Title

Australia has had a Petroleum Resource Rent Tax since 1987: why the concern about a proposed 'Mineral Resource Rent Tax'?

RIS ID

76170

Publication Details

McLaren, J. (2011). Australia has had a Petroleum Resource Rent Tax since 1987: why the concern about a proposed 'Mineral Resource Rent Tax'?. Australasian Tax Teachers Association Conference - Proceedings (pp. 1-17). Melbourne, Australia: Australian School of Business at UNSW.

Abstract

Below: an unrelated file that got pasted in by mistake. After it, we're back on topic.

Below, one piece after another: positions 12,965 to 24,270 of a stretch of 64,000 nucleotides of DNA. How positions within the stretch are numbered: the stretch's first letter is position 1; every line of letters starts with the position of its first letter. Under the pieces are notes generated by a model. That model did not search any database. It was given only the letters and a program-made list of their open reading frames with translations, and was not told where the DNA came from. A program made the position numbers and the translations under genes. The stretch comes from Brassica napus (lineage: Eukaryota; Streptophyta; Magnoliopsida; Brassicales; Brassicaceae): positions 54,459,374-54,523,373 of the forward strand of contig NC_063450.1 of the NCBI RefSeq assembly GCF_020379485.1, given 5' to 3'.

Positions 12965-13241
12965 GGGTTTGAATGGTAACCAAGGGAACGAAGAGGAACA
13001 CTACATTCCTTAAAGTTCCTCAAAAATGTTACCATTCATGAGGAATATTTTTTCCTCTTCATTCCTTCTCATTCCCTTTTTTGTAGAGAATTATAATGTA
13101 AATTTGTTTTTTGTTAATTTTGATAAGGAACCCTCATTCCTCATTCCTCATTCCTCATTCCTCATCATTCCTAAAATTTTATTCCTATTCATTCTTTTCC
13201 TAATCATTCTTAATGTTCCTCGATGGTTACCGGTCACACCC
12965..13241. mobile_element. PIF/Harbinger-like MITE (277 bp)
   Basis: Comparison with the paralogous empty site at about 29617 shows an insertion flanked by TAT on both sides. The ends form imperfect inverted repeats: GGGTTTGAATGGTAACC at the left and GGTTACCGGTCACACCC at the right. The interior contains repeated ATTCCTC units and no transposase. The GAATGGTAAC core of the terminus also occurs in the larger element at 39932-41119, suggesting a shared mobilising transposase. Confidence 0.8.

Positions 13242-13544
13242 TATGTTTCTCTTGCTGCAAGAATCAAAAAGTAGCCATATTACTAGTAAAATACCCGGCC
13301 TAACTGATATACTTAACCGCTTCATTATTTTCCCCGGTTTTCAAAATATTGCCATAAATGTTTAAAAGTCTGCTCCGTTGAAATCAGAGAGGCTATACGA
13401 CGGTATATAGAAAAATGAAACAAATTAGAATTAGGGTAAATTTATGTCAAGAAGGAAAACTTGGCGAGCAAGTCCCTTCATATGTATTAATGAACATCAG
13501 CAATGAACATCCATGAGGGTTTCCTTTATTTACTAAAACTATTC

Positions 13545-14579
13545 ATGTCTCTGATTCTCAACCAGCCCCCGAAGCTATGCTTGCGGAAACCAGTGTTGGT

The Australian Government introduced a resource rent tax on offshore oil and gas deposits in 1984 and since then it has raised in excess of an additional $1 billion a year in revenue over and above the normal company tax on income1. At the time it was being introduced a great deal of controversy followed the proposed introduction of the resource rent tax. The Petroleum Resource Rent Tax (PRRT) was introduced by the Petroleum Resource Rent Tax Act 1987 (Cth) and is imposed on the profit at the rate of 40 percent. The Petroleum Resource Rent Tax Assessment Act 1987 (Cth) contains the provisions relating to the calculation of the profit subject to the rent tax. The Australian government proposes to introduce a Mineral Resource Rent Tax (MRRT) on iron ore, coal and gas from coal seams. Oil companies currently under the PRRT regime have the option of being taxed under the proposed MRRT instead of the current PRRT if they so desire. The proposed MRRT has been met with criticism from certain mining companies and noted economists2. However, Australia currently has a budget deficit and a MRRT is being viewed by the government as being a solution to repaying government debt. A Resource Rent Tax (RRT) has been used by a number of countries such as the United Kingdom and Norway to increase government revenue from their 'North Sea' oil reserves. This paper will address the question raised above, why is the proposed MRRT being subject to criticism in Australia? The paper will start with an introduction on resource rent taxes and their current use by different governments. The second part of the paper will commence with a discussion of the philosophical basis for the imposition of an extra tax on the taxable profit from minerals. The third part of the paper will examine the current PRRT as well as a discussion of the proposed MRRT. The fourth part of the paper will then examine the variety of taxes being used by other governments to raise additional revenue from mining activities.

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